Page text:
Gov. Paul LePage predicts that the Trump administration will re-certify the Riverview Psychiatric Center in Augusta, a move that would protect $20 million in federal funding. The governor also reiterated his unsubstantiated claim that the Obama administration’s decertification of the hospital nearly four years ago was politically motivated.
LePage officials have repeatedly asserted that the decertification of the 92-bed hospital nearly four years ago was unfair and likely an attempt to retaliate for pushing policies unpopular with the Obama White House. But it wasn’t until the governor’s radio appearance on Bangor radio station WVOM Tuesday that anyone made a specific accusation, at least publicly.
“They’re looking into whether or not it wasn’t a political retaliation because we did not expand and that’s what we claim,” LePage says.
The governor’s mention of “expand” is a reference to Medicaid expansion. The LePage administration has thwarted multiple attempts to expand the program — known in Maine as MaineCare. Expansion was offered through the Affordable Care Act and is considered a key component of the health law. But LePage successfully defeated those attempts after several pitched battles with Democrats in the Legislature.
And he apparently believes his success was punished by the Obama administration.
“This was a move by the Obama administration to poke us in the eye,” he says.
LePage believes that he and DHHS Commissioner Mary Mayhew made a persuasive case to re-certify Riverview when they met with Trump’s health secretary Tom Price last week in D.C.
“I’m gonna predict that they’re going to be sensible, common sense people and we’re gonna get Riverview re-certified,” LePage says.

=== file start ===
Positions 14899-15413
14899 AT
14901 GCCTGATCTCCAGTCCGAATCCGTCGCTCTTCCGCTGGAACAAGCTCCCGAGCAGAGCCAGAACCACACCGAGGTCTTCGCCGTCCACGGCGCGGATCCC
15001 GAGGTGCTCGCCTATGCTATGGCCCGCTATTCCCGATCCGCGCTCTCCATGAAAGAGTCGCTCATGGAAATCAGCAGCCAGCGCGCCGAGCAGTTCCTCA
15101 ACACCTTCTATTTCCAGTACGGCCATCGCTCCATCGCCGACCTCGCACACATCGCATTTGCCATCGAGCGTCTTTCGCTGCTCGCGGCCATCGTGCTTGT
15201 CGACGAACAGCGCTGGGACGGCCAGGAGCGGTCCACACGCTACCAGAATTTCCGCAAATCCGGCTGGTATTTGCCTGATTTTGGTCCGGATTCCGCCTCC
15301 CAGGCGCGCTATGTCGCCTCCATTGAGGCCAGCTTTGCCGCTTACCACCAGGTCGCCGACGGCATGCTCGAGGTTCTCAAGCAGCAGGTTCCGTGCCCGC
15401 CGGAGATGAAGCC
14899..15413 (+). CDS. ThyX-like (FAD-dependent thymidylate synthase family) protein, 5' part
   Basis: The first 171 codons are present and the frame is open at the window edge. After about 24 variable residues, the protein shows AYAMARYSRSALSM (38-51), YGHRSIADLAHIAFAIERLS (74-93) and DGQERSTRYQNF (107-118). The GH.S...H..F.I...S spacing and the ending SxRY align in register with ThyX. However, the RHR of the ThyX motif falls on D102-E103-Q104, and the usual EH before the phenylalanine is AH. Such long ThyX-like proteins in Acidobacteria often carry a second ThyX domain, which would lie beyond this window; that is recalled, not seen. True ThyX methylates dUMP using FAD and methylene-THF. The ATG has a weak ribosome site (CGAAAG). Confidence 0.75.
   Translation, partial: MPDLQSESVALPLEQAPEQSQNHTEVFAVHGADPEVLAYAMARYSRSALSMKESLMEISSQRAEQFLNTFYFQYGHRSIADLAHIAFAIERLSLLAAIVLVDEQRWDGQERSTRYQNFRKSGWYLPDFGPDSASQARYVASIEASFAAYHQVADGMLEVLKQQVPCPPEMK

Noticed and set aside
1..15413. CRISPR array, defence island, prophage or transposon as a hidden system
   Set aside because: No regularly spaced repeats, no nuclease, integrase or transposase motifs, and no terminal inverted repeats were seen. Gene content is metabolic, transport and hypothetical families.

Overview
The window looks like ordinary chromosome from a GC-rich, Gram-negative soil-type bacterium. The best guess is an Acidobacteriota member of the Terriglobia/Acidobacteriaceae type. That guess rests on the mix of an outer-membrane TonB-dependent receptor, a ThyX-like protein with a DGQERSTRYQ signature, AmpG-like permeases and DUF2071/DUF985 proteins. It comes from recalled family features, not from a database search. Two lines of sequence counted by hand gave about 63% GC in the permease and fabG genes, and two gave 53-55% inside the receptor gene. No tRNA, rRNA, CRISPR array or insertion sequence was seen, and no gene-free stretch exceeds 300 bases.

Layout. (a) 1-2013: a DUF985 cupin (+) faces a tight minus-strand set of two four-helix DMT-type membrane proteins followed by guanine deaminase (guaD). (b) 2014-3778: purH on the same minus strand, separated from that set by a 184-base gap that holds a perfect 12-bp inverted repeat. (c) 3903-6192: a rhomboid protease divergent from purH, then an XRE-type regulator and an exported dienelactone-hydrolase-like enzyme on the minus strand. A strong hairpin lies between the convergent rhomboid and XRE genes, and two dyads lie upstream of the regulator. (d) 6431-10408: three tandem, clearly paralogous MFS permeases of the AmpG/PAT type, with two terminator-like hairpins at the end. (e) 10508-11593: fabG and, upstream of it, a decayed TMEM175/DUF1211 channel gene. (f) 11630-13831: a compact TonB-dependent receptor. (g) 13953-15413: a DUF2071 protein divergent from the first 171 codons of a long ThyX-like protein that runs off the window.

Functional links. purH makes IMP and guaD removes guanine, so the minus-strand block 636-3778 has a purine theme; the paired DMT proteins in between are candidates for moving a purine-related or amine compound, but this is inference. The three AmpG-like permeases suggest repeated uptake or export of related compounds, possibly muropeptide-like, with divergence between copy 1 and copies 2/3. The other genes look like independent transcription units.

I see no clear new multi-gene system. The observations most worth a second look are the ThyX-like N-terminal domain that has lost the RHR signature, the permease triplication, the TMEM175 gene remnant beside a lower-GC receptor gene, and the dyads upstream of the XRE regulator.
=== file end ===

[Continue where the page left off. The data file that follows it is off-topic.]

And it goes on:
The governor says his administration has evidence of retaliation, but has not provided any. Mayhew would not say if she believed the Obama administration was exacting revenge. But she did say that the Obama White House fiercely opposed the LePage administration’s efforts to overhaul welfare and other initiatives.
Mayhew also says that the Obama administration appeared to treat Riverview differently than other psychiatric hospitals.
“We continue to believe that the federal government was applying an unfair and inaccurate standard to Riverview hospital — very different from their approach to other hospitals in other states,” she says.
The battle over Riverview has raged in Augusta since 2013 when the federal government threatened to yank the hospital’s funding after a series of audits. The inspections found that the hospital had numerous problems, including the use of stun guns, pepper spray and handcuffs on patients and improper record-keeping. The LePage administration created a plan to address the audit findings. The feds initially accepted the plan, but later found deficiencies at the hospital that the LePage administration deemed unfair.
LePage is confident that Trump officials will agree. Mayhew is also hopeful, but she stopped short of making any predictions.
“The important part of any leader’s job is to be able to admit when mistakes were made and to rectify those mistakes,” she says.
“It’s disappointing for the LePage administration and Commissioner Mayhew to continue to not take responsibility and ownership of the problems there,” says Democratic Representative Drew Gattine of Westbrook.
He is the former co-chairman of the Health and Human Services Committee. He calls LePage’s comments revisionist history designed to distract from the administration’s mismanagEment of the hospital.
Regardless of who’s to blame, LePage officials hope the Trump administration will re-certify the hospital and do so retroactively. Mayhew says that will allow the state off the hook if any liability claims are filed during the nearly four years the hospital was deemed out of compliance.
Mayhew also said that re-certification will not cancel the administration’s plans to build a $3.5 million facility for a new facility for forensic patients. Forensic patients are those in state custody who have been found not criminally responsible because of mental illness but who no longer need hospital treatment. The administration previously argued that the facility would help the state’s case to re-certify the hospital. But Mayhew said Tuesday that the recertification won’t eliminate the need for the new facility.